Friday, October 14, 2005

Book Club on the bus

Hey,

Article from the Edmonton Journal about a library initiative there that`s pretty creative...

Another fun initiative (that COULD include books and buses) is BookCrossing. You can check out their Ottawa site at: http://www.bookcrossing.com/hunt/2/61/30975/travel_-Canada-Ontario-Ottawa

Basically with this, people register books they`ve read and don`t need anymore with this site stating where they will leave them and then `release` them into the wild. Someone who is interested in reading the book picks it up.

Cheers!

Read 'n' Ride - Edmonton Public Library to start book clubs on city buses
DATE: 2005.10.13

EDMONTON (CP) _ Book clubs meeting on comfortable home sofas or plush coffee shop chairs will relocate to the vibrating seats of a city bus if a proposed literacy program succeeds.

The Edmonton Public Library, in conjunction with Edmonton Transit Services, hopes to launch Read `n' Ride book clubs next spring.

Sherryl Petterson, manager of marketing and communications for the Edmonton Public Library, said the point is to build on a trend that already exists in the city.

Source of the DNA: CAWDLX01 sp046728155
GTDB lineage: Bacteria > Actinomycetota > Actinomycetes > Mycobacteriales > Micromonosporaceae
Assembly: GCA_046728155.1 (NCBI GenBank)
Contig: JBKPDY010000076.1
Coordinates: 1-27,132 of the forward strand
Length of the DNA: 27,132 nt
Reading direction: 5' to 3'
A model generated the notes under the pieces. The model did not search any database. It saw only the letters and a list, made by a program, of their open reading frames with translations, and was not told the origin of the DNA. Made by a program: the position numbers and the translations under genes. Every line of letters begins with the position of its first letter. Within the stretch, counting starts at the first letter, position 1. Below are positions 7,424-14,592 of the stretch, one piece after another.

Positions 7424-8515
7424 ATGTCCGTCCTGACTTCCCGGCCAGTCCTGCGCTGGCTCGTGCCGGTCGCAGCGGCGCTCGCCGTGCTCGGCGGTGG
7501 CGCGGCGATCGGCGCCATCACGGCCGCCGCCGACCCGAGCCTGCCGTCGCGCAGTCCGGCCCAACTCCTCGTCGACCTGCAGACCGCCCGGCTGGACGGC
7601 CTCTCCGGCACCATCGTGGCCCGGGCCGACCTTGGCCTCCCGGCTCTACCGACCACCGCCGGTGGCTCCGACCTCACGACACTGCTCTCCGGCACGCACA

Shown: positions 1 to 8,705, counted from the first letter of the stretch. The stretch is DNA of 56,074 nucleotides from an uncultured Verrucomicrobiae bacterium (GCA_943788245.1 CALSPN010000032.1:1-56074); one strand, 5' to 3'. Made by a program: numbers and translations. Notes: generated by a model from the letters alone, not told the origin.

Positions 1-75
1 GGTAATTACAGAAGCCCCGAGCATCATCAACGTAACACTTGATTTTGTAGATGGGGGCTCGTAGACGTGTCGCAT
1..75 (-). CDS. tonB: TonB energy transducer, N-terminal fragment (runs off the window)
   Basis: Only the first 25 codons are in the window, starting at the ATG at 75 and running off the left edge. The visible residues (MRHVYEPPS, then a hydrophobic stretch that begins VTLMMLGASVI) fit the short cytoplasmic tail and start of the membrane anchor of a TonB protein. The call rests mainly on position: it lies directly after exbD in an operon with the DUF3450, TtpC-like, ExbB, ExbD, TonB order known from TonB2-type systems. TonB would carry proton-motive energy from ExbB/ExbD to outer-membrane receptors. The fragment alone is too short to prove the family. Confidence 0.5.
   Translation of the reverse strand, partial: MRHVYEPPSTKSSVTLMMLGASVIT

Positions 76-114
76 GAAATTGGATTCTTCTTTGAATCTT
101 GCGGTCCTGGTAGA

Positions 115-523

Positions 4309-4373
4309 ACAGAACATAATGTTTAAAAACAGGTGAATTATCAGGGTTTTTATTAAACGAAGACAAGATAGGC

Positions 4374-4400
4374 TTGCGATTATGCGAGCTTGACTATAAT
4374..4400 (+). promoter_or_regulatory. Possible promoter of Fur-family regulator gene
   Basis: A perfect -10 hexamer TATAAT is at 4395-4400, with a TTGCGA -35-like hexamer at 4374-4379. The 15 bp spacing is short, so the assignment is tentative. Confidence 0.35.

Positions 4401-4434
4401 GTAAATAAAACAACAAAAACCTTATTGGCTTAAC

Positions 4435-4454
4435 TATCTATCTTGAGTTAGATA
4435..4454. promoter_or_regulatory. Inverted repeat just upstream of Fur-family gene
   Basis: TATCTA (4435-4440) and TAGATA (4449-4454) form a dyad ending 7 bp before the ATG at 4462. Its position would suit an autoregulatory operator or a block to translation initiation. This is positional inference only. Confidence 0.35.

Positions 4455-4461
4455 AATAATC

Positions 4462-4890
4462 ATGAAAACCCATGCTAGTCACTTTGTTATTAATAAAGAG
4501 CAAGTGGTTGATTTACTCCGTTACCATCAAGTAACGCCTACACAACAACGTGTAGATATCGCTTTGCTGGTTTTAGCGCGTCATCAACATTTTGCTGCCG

``Some buses apparently do have groups of people who have formed book clubs,'' Petterson said. ``We know that there is a bus that comes through the Riverbend area that has a number of people who were all strangers that read on the bus. They started riding together and talking about books. They even loan each other books.''

Library and transit officials will introduce the idea next week during National Library Week to see if it generates interest.

Members of the bus-riding book clubs could have access to members-only events and private reading lists, Petterson said.

Although the book club program won't begin until 2006, staff plan to celebrate this year's National Library Week by offering commuters a good read.

Ride `n' Read will dole out free books at five Edmonton locations from October 17 to 21. The program aims to promote adult literacy.

A Statistics Canada report released in May said 42 per cent of Canadians aged 16 to 65 have low-level literacy skills.

``From the library's perspective, it's just to get more people to read anything,'' Petterson said. ``We're handing out free books that day so people can choose whatever they want.

``From transit's perspective they know people that read on the bus have a more enjoyable ride. It gets them to work relaxed. It gets them home relaxed.''

(Edmonton Journal)

0 Comments:

Post a Comment

<< Home